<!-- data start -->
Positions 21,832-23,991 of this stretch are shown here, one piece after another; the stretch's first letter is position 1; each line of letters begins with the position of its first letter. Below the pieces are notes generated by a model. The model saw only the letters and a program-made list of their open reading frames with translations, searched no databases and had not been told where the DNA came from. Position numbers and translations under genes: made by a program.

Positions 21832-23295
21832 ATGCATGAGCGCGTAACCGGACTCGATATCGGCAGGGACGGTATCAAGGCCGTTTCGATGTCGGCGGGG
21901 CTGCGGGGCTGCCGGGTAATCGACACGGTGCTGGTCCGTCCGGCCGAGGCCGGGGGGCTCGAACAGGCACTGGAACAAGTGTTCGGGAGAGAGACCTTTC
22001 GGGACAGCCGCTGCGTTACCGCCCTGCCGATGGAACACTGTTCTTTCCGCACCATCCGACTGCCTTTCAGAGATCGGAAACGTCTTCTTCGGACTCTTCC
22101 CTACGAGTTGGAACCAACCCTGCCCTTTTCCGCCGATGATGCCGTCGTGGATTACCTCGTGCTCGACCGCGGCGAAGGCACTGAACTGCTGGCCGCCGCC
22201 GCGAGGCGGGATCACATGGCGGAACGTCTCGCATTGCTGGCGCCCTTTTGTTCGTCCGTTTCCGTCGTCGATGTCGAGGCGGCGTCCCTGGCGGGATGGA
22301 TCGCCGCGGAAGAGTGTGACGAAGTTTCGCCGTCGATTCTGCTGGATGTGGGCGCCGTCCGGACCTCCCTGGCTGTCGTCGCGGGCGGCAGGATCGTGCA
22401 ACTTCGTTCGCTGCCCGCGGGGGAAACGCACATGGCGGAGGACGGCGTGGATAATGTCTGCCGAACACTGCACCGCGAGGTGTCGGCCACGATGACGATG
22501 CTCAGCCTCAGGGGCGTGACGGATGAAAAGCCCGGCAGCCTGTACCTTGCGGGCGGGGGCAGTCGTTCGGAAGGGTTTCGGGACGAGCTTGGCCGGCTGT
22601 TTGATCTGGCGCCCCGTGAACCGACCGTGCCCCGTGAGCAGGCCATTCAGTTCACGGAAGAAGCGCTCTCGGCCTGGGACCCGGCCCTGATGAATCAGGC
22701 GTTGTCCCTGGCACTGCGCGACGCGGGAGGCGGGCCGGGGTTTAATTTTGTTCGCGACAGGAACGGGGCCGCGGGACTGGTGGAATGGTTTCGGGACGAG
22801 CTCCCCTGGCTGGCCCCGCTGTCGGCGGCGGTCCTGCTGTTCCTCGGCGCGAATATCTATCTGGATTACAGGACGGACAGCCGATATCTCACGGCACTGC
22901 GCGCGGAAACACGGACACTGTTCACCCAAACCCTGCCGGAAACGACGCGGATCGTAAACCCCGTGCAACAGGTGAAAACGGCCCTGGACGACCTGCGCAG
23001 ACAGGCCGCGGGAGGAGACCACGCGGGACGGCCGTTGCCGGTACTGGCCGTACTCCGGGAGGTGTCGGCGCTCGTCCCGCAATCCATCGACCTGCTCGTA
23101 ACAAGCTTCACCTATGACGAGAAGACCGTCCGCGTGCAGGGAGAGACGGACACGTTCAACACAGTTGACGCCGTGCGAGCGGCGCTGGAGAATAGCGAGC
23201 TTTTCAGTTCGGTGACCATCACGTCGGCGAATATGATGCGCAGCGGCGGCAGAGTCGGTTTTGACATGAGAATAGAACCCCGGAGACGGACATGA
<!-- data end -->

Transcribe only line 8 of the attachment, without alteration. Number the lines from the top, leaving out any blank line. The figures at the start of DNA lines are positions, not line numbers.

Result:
22301 TCGCCGCGGAAGAGTGTGACGAAGTTTCGCCGTCGATTCTGCTGGATGTGGGCGCCGTCCGGACCTCCCTGGCTGTCGTCGCGGGCGGCAGGATCGTGCA